Stealing granny’s Condensed milk

09th May 2017
THE FIRE PLACE
Column

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By Matshidiso Fologang


The weekend was spent with a mixed group of people from Ga-Malete, Ga-Ngwato, Ga-Ngwaketse, Mokwena and Ga- Sekhukhune. (Bapedi and Batswana). Amongst the many topics that we shared, the much-dwelt on was growing up in a typical Setswana and/or Sepedi family. We found that we all had a common upbringing. Of more interest was the things we did growing up.


We all experienced the realities of migrant labour system that affected the whole Southern African region. Each family had at least one person who had been part of migrant labour system that took able-bodied men to the gold rich Witwatersrand area of South Africa while rural hinterlands of Southern Africa faced a collapse of the economy resulting with a failing subsistence agricultural production.


Those old people remaining in the hinterlands were forced into the money economy. In each village came all sorts of traders. The little that was produced in here was used to trade with the foreign merchants in a barter system. The returning migrants brought goods and niceties from the Rand area not found at home.


At our Saturday evening talk around the fire we shared the childhood stories of our “stealing” these. The most common items that we all confessed to have ever been caught by the mother or grandmother or elder sister stealing were- Condensed milk, Klim powdered Milk and Sugar. I just wonder how many amongst our children have done this. Stealing?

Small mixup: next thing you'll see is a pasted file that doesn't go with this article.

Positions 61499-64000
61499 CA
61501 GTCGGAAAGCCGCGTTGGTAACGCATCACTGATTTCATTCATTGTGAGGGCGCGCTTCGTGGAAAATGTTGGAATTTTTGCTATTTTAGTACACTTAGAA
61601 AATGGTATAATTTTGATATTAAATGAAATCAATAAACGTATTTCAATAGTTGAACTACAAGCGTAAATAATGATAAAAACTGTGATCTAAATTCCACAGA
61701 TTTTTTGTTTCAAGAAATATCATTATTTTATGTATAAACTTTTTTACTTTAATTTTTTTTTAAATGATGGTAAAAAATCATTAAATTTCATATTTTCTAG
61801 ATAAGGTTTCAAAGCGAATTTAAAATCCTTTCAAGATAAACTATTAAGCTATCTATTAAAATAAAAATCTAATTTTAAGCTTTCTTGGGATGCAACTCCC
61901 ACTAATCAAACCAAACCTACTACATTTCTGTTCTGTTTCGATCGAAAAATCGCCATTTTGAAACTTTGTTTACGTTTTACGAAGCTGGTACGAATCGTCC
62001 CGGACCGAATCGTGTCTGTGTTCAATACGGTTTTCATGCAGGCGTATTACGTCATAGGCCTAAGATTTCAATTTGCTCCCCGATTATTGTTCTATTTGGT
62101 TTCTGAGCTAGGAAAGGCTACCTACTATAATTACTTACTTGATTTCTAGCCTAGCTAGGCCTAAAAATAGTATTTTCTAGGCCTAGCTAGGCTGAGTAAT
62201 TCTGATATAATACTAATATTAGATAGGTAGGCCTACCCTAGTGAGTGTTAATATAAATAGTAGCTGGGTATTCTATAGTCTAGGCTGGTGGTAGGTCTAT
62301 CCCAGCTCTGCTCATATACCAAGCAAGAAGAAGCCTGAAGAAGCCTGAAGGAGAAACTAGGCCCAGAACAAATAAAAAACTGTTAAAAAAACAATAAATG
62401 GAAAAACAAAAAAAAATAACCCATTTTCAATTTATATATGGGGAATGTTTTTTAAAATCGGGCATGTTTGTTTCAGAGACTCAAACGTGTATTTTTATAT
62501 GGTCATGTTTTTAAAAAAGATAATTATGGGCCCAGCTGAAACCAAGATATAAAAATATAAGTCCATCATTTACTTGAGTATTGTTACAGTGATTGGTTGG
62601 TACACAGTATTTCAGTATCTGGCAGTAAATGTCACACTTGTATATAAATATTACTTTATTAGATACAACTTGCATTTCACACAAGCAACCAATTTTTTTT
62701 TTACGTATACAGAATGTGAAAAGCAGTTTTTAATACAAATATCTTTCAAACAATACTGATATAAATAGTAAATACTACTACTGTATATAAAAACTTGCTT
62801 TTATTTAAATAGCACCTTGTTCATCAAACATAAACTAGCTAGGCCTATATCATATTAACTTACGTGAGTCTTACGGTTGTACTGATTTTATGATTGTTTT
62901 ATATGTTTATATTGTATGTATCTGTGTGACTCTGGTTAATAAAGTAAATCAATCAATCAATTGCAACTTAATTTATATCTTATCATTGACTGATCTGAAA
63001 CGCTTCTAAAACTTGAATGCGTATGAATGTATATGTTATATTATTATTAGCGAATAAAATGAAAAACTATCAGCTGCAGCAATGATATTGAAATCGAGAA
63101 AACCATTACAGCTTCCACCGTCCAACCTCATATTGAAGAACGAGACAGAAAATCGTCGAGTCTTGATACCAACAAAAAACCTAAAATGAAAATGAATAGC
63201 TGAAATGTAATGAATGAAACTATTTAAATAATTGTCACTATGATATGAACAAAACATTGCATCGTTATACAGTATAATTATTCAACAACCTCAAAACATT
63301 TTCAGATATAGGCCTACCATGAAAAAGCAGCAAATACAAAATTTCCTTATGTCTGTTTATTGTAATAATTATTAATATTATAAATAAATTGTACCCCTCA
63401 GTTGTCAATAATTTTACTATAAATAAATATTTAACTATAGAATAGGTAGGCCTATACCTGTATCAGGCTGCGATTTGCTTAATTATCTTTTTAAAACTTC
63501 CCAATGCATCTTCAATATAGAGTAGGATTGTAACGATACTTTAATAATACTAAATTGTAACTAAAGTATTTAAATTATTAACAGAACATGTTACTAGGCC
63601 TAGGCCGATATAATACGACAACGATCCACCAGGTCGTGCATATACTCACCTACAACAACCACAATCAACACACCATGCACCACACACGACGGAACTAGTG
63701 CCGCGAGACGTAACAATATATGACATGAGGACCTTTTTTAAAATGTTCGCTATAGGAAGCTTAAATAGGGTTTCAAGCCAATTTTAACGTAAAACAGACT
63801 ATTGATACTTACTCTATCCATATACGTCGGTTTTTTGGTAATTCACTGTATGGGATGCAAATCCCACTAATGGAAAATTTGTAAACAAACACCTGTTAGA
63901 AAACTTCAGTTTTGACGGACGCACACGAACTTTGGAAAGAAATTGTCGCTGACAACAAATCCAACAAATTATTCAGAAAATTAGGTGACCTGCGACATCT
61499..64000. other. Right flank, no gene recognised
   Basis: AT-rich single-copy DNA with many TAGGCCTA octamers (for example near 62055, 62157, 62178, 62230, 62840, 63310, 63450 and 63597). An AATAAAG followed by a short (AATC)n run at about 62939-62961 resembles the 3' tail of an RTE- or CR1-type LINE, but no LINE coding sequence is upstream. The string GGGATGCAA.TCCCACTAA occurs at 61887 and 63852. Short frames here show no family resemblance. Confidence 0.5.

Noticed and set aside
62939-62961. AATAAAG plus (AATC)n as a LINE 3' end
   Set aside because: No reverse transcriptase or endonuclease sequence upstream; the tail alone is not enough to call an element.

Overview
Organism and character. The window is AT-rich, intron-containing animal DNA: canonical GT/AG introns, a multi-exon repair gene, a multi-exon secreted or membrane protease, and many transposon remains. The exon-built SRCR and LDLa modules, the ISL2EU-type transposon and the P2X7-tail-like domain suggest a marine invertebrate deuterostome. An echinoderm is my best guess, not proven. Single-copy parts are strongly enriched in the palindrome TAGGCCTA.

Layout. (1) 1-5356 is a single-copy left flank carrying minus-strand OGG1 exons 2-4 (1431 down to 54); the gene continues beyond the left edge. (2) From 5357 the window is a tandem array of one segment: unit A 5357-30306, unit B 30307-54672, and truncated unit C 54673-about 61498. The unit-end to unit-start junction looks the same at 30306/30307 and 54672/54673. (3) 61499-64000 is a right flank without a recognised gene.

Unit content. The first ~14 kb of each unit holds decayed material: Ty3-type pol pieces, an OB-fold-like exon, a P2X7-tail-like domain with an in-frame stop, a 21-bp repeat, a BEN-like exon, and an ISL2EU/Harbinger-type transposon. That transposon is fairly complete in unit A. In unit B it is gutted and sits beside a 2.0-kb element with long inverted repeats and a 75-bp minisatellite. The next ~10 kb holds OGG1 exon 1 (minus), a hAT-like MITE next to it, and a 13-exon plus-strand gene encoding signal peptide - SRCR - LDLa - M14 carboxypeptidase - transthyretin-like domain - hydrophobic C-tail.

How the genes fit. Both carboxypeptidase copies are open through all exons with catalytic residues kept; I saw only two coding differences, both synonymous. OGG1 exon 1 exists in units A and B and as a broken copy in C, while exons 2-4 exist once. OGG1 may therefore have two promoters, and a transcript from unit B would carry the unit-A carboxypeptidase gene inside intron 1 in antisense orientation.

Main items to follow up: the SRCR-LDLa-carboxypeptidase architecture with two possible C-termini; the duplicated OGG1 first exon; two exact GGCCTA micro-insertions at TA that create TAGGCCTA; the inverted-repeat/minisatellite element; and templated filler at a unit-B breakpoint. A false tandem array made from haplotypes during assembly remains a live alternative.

We all remembered being sent to into the hut for something else and finding it irresistible to take a fast gulp from the tin of opened condensed milk and immediately wiping off the lips that had kissed the tin. A lot of times your mother would call you, forcing you to come out of the hut without thoroughly wiping off the remnants from your lips.


There was an equal common attraction to the powdered milk or sugar. Sadly every time you took a gulp you would hear an elderly person calling out your name, forcing a culprit to immediately swallow whatever you  had stolen. The child would get choked resulting in a dry cough and throwing up what was in the mouth. An immediate parental inspection would follow.    


Each of us around the fire in Kanye remembered the hiding we all got for the “stealing”. We agreed that the temptation to continuously lift the tin or pick a spoon to scoop the powdered milk or sugar was not easy to resist.


We shared a pot of hot tea prepared liked our parents wanted. This Saturday’s brewed tea made us happy and we agreed the teas served at modern restaurants in Gaborone and Polokwane were substandard compared to the Kanye tea. Who has never stolen milk or sugar from the mother or grandmother’s hut? If you never did then you missed on a good life.




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